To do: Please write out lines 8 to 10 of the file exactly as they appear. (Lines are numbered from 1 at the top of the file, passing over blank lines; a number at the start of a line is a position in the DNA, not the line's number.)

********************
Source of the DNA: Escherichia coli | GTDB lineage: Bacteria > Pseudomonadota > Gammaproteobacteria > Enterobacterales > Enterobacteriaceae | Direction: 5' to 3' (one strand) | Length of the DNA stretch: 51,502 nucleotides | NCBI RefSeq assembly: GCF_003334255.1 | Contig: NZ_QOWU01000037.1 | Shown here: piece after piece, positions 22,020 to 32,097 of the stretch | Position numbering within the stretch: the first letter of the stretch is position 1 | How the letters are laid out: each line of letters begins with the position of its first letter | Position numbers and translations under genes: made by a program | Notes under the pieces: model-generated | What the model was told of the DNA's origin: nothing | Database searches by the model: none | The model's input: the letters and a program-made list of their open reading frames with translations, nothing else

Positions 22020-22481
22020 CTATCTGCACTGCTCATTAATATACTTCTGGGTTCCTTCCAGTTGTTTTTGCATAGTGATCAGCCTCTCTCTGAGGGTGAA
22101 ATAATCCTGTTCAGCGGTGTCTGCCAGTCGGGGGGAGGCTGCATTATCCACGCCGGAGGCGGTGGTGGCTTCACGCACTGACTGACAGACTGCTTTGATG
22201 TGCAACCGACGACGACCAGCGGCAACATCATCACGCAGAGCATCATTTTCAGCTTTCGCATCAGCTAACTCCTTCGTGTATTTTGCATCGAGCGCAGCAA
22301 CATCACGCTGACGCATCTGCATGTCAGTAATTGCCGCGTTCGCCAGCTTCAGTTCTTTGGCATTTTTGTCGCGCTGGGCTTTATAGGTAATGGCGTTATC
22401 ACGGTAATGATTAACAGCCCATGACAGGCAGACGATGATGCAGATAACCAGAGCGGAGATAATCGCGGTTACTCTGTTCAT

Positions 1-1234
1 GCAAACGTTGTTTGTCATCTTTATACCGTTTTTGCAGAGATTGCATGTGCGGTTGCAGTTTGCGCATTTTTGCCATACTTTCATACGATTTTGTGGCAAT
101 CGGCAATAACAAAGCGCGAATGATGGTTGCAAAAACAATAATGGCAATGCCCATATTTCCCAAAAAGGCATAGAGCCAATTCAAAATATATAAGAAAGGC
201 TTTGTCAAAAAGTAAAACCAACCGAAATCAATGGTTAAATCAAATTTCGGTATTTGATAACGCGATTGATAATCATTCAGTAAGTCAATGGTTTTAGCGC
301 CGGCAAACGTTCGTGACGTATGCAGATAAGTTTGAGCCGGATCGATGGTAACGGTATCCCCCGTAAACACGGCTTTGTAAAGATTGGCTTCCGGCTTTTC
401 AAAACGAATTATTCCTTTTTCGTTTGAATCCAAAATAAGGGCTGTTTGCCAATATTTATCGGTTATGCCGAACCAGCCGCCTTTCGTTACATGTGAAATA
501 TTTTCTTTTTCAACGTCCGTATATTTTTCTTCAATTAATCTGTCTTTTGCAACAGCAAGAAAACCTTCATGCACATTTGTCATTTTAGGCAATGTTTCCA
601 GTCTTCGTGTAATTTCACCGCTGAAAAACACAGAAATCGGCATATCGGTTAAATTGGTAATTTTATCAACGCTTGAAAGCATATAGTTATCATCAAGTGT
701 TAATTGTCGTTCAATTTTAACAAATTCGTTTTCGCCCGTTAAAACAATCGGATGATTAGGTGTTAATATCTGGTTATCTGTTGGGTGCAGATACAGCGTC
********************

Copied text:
Positions 1-1234
1 GCAAACGTTGTTTGTCATCTTTATACCGTTTTTGCAGAGATTGCATGTGCGGTTGCAGTTTGCGCATTTTTGCCATACTTTCATACGATTTTGTGGCAAT
101 CGGCAATAACAAAGCGCGAATGATGGTTGCAAAAACAATAATGGCAATGCCCATATTTCCCAAAAAGGCATAGAGCCAATTCAAAATATATAAGAAAGGC